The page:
higher standards and lower classes

From the US Department of Education:


"Today's study confirms what we've known for a long time: States are setting the bar too low. In all but a few cases, states aren't expecting students to meet NAEP's standard of proficiency. Far too many states are telling students that they are proficient when they actually are performing below NAEP's basic level. At a time when we should be raising standards to compete in the global economy, more states are lowering the bar than raising it. We're lying to our children when we tell them they're proficient but they're not achieving at a level
that will prepare them for success once they graduate."
"I am grateful that leaders from 48 states are working together to set standards that will determine whether students are college- and career-ready. Their work will set a common standard that all states will be able to use to measure the success of their students."

"But it will take more than college- and career-ready standards to succeed in school reform. We'll need tests that fairly and accurately measure students' performance on those standards. We'll need data systems that help teachers know whether students are on track for success in college and the workplace. We'll need effective teachers in every classroom, especially in ones serving students that need the most help. We'll also need strategies to turn around our lowest-performing schools."

It's a shame that our kids aren't good enough for our businesses (our businesses are so smart, after all). Our businesses want smart kids like they have overseas (where they have more honors kids than we have people: try competing with that.) After all, it's a competition: the winner gets a good job and the loser gets a bad one, or prison, because they just weren't smart enough. We are trying hard to spread those good jobs around but our schools just can't produce the kind of smart kids we need for those jobs.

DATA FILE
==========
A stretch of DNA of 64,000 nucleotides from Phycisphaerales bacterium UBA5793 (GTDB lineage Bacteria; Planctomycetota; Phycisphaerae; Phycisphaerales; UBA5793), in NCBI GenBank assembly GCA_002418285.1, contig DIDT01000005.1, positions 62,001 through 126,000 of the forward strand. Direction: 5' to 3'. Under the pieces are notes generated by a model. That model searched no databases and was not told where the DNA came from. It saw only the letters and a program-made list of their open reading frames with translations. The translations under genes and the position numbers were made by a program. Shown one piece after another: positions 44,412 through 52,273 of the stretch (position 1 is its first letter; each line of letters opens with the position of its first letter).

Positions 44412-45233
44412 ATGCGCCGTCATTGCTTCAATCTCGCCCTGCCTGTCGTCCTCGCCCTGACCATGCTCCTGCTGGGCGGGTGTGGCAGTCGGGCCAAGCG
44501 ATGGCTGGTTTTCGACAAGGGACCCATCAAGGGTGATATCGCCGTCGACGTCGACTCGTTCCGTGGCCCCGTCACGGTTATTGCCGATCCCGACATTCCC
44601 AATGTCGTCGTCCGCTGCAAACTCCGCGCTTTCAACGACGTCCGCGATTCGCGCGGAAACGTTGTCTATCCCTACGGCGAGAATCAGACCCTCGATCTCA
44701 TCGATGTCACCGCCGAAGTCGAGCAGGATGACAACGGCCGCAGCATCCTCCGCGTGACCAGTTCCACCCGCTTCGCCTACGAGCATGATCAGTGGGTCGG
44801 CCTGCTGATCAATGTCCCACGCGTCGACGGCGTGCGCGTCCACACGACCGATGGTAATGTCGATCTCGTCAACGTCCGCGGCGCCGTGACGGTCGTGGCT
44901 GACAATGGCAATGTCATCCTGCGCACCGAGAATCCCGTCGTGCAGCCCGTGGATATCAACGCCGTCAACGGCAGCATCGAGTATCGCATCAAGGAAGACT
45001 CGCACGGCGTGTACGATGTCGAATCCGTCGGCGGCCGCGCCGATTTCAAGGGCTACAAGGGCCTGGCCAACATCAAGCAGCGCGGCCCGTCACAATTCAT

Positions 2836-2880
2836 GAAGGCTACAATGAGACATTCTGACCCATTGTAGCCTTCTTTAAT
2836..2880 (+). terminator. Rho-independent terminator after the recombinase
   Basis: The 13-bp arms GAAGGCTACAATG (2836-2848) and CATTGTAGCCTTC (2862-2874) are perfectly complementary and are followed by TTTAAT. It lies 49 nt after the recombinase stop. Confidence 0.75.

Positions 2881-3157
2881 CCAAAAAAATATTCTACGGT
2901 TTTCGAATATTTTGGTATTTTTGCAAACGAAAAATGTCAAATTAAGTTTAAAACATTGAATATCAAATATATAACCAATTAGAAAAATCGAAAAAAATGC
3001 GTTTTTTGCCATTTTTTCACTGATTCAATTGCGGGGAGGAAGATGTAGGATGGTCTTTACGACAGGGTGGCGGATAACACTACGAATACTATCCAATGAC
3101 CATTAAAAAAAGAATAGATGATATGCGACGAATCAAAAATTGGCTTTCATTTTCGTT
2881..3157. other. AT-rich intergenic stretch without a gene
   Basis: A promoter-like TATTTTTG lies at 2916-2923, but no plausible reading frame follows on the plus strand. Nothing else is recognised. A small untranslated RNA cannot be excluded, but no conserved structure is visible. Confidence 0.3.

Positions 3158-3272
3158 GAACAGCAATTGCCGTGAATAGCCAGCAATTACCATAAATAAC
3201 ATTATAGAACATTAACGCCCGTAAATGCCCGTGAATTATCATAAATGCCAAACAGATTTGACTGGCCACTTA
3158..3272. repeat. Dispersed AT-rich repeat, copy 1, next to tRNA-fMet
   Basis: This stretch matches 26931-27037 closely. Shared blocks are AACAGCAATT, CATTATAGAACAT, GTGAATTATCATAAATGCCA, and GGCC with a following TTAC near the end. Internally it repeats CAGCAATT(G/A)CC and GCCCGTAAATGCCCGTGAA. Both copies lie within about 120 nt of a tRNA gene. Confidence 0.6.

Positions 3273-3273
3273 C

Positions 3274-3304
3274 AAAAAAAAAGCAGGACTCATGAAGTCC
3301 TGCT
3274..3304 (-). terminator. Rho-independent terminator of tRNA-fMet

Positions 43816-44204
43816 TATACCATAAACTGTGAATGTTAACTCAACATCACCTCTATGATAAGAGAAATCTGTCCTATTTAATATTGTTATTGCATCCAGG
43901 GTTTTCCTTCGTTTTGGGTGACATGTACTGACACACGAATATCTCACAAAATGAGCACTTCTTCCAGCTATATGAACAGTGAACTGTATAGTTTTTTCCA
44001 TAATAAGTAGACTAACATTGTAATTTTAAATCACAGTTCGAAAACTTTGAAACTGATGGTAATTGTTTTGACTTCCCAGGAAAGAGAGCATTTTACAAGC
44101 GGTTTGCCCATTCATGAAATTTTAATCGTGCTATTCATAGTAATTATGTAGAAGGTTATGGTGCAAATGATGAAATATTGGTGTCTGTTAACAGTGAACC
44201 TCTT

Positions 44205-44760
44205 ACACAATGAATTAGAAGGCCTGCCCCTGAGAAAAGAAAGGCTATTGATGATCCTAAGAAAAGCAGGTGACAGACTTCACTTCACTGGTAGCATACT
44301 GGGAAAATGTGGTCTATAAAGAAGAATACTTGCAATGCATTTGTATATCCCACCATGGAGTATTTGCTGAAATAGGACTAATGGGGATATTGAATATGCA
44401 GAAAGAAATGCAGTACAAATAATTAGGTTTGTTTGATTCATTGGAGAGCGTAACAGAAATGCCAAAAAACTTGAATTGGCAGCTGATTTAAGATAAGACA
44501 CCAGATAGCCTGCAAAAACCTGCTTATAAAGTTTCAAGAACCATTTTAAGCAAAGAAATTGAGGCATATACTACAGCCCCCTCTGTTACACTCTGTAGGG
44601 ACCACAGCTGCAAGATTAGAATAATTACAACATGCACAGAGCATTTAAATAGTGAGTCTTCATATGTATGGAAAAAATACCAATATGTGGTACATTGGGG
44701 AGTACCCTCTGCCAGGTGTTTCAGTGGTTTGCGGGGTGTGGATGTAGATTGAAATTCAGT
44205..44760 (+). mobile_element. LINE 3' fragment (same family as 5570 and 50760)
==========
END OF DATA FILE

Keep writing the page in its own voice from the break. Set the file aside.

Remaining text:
Kids need to try harder.

It is unfortunate that so many families paid taxes for this chance to be mis-manufactured in a compulsory school system.  These families should turn off the TV more, then their kids would be smarter and get good jobs. It is sad but then, we wouldn't want dumb people who need training in our businesses, would we?

Fortunately, there are good jobs for a few highly-paid people who can figure how to get the assembly line moving again and start spitting out highly standardized students as proved by remote corporate testing. We need more tests and more data  to compete globally with everyone overseas where they do education right (but not healthcare).  

If schools were a common enterprise, funded by the citizens as a social service, they would be a voluntary community resource, serving our children and families. But our compulsory public education system has been in place long enough to make most citizens unable to understand the issue of education reform.   


Real reform means an end to compulsory education in large institutions and the beginning of community-oriented, decentralized local schools and cooperatives offering our children and their families educational options the families and communities decide on.  


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